Whether you need an annual PSA screening for potential prostate cancer continues to be debated. As an example someone on another prostate cancer website recently indicated he is not against using the test, but questions its inappropriate over-use.
That writer’s concern is that prostate-specific antigen blood tests that signal possible cancer are known to be up to 50 percent inaccurate, yet lead to thousands and hundreds of thousands of biopsies. These in turn result in the discovery of various grades of prostate cancer and numerous decisions to undergo treatment.
Whether the treatment modality is surgery, radiation therapy or some other option, asks the writer, don't they come with risks that are often not in the patient’s best interest?
Going one step further he adds that, “No one in their right mind would actually treat for low-and intermediate-risk, localized disease”.
In my view there are enough exceptions that make me wonder if a do-not-test, and do-not-treat rule can be readily justified. For instance a man in my former congregation died two weeks ago at age 103 due to advanced prostate cancer. If he had been treated at age 83 for the intermediate-risk cancer that was then diagnosed, he could have prevented his cancer from spreading, AND he would have had a better quality of life.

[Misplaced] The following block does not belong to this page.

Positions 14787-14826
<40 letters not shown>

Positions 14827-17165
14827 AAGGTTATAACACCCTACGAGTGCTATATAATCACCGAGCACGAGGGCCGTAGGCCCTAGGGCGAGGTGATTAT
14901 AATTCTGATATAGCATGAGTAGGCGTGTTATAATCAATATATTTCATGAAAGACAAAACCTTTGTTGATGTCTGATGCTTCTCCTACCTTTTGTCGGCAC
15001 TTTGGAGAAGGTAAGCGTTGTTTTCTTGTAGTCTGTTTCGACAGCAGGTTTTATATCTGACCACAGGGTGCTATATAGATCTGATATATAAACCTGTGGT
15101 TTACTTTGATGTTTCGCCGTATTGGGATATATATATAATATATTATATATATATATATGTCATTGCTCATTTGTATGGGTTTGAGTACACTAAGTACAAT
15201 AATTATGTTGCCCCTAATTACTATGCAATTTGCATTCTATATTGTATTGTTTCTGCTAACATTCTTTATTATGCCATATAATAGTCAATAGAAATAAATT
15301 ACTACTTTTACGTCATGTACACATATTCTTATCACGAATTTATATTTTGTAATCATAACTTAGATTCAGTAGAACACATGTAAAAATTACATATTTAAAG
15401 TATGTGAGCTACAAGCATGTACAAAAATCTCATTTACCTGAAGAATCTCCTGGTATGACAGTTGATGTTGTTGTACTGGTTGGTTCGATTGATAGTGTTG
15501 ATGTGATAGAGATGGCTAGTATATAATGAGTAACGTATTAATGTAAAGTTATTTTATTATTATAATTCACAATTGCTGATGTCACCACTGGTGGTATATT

In fact it’s likely that after his disease metastasized, most of his additional 20 years of suffering could have been avoided. Because his doctor advised against any prostate cancer treatment back in 1991, this man’s life changed…for the worse. I sure would not want that laid-back decision on MY head!
Until scientists develop a more accurate biomarker to replace PSA screening, that and the digital rectal exam are the best we can do for now. Whether doctors should advise a known patient to take action or stay pat, - perhaps with active surveillance, is the only question.
Even at an older age routine PSA screening, a DRE, and a biopsy may still be the best way to go. To think otherwise is to risk condemning a patient to years of pain and needless anxiety.